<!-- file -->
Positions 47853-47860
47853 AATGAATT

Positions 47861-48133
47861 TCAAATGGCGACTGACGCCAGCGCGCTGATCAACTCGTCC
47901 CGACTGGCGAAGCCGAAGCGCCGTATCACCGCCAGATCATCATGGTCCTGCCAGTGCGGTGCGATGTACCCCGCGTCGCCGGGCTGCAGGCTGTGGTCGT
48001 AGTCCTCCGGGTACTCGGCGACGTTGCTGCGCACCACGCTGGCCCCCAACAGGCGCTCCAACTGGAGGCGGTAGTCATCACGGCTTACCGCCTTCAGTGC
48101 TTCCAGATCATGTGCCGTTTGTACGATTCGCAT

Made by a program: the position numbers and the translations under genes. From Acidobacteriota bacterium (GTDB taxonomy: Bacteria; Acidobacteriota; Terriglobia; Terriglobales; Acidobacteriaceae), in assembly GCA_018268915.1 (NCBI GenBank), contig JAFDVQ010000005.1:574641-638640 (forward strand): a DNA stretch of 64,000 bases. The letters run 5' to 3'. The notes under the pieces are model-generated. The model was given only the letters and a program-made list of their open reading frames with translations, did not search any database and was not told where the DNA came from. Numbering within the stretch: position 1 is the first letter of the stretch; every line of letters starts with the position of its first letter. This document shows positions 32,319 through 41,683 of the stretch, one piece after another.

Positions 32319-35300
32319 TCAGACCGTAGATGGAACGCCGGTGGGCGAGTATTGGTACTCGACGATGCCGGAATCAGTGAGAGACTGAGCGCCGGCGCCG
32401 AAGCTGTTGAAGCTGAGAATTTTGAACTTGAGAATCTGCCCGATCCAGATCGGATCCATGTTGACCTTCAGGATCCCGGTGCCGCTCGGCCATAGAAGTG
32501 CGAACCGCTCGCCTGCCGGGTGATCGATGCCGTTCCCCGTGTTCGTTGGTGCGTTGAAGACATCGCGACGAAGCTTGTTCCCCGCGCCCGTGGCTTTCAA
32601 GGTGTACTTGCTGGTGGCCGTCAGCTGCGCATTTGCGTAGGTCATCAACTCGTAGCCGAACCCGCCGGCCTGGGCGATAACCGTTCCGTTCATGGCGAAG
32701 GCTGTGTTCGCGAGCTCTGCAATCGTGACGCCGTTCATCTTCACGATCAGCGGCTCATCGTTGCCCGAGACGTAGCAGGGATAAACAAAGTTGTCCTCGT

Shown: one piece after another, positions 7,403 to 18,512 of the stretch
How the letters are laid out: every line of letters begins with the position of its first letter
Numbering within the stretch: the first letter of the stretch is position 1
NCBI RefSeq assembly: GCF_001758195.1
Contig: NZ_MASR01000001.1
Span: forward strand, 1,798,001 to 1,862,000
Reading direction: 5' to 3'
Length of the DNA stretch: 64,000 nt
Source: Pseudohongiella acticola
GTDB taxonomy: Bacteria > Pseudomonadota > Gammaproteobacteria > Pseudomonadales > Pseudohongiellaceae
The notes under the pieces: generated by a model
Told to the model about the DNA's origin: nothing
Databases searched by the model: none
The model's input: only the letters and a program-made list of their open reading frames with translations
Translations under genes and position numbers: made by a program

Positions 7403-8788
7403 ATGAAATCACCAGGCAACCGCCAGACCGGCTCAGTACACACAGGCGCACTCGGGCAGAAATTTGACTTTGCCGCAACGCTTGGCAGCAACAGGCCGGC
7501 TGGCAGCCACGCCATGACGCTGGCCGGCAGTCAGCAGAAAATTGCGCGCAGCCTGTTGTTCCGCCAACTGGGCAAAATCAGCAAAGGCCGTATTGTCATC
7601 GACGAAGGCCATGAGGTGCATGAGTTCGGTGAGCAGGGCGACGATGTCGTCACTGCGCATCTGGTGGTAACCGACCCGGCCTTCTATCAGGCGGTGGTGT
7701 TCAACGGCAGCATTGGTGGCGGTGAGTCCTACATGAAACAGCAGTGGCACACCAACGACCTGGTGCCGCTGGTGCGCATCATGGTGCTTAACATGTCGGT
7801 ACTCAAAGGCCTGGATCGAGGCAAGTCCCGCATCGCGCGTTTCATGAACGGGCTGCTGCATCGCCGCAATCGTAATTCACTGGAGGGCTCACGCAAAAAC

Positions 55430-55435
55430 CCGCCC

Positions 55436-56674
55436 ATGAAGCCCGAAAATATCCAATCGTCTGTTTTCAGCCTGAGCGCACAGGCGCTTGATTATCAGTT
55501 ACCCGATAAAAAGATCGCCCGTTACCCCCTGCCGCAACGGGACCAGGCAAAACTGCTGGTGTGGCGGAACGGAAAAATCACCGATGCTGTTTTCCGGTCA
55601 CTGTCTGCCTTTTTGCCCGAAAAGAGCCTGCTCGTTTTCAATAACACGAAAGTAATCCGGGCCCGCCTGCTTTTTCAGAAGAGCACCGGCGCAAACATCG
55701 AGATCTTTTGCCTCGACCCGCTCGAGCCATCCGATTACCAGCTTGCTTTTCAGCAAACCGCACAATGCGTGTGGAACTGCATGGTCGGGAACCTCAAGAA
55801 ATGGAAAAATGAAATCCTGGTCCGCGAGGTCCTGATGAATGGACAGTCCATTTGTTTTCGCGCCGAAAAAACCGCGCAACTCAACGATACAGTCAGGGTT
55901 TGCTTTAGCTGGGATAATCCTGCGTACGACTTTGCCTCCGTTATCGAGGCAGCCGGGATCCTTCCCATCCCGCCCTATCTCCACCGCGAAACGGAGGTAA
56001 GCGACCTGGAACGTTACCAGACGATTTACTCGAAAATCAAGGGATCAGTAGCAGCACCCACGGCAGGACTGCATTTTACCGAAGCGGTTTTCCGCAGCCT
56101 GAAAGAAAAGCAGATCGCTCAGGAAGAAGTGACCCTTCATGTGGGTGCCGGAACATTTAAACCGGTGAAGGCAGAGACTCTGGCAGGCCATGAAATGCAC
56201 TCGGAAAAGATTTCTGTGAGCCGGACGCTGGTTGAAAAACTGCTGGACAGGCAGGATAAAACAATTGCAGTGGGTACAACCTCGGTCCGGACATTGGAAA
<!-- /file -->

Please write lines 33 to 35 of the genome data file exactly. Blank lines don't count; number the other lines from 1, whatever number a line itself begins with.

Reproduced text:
7601 GACGAAGGCCATGAGGTGCATGAGTTCGGTGAGCAGGGCGACGATGTCGTCACTGCGCATCTGGTGGTAACCGACCCGGCCTTCTATCAGGCGGTGGTGT
7701 TCAACGGCAGCATTGGTGGCGGTGAGTCCTACATGAAACAGCAGTGGCACACCAACGACCTGGTGCCGCTGGTGCGCATCATGGTGCTTAACATGTCGGT
7801 ACTCAAAGGCCTGGATCGAGGCAAGTCCCGCATCGCGCGTTTCATGAACGGGCTGCTGCATCGCCGCAATCGTAATTCACTGGAGGGCTCACGCAAAAAC